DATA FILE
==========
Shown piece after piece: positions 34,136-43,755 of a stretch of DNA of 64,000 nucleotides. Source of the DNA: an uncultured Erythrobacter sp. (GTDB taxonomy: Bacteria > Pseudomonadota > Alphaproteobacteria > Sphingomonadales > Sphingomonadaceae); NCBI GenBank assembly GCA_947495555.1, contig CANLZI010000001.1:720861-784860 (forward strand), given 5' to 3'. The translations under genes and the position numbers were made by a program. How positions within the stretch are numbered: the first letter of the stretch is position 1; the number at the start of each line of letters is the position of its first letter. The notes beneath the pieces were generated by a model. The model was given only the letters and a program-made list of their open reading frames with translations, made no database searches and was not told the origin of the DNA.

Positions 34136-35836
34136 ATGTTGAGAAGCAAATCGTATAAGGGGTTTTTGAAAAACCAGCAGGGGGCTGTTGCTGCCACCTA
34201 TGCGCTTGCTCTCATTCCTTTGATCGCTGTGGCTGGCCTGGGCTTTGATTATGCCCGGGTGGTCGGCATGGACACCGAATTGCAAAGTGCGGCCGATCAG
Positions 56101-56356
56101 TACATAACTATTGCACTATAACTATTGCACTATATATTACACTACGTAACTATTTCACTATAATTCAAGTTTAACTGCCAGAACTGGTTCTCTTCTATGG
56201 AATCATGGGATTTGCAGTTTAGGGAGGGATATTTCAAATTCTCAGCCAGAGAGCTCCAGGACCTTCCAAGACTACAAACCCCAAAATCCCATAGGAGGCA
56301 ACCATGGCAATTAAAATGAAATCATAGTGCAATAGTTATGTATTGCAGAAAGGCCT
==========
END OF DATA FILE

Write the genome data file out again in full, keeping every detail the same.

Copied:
Shown piece after piece: positions 34,136-43,755 of a stretch of DNA of 64,000 nucleotides. Source of the DNA: an uncultured Erythrobacter sp. (GTDB taxonomy: Bacteria > Pseudomonadota > Alphaproteobacteria > Sphingomonadales > Sphingomonadaceae); NCBI GenBank assembly GCA_947495555.1, contig CANLZI010000001.1:720861-784860 (forward strand), given 5' to 3'. The translations under genes and the position numbers were made by a program. How positions within the stretch are numbered: the first letter of the stretch is position 1; the number at the start of each line of letters is the position of its first letter. The notes beneath the pieces were generated by a model. The model was given only the letters and a program-made list of their open reading frames with translations, made no database searches and was not told the origin of the DNA.

Positions 34136-35836
34136 ATGTTGAGAAGCAAATCGTATAAGGGGTTTTTGAAAAACCAGCAGGGGGCTGTTGCTGCCACCTA
34201 TGCGCTTGCTCTCATTCCTTTGATCGCTGTGGCTGGCCTGGGCTTTGATTATGCCCGGGTGGTCGGCATGGACACCGAATTGCAAAGTGCGGCCGATCAG
Positions 56101-56356
56101 TACATAACTATTGCACTATAACTATTGCACTATATATTACACTACGTAACTATTTCACTATAATTCAAGTTTAACTGCCAGAACTGGTTCTCTTCTATGG
56201 AATCATGGGATTTGCAGTTTAGGGAGGGATATTTCAAATTCTCAGCCAGAGAGCTCCAGGACCTTCCAAGACTACAAACCCCAAAATCCCATAGGAGGCA
56301 ACCATGGCAATTAAAATGAAATCATAGTGCAATAGTTATGTATTGCAGAAAGGCCT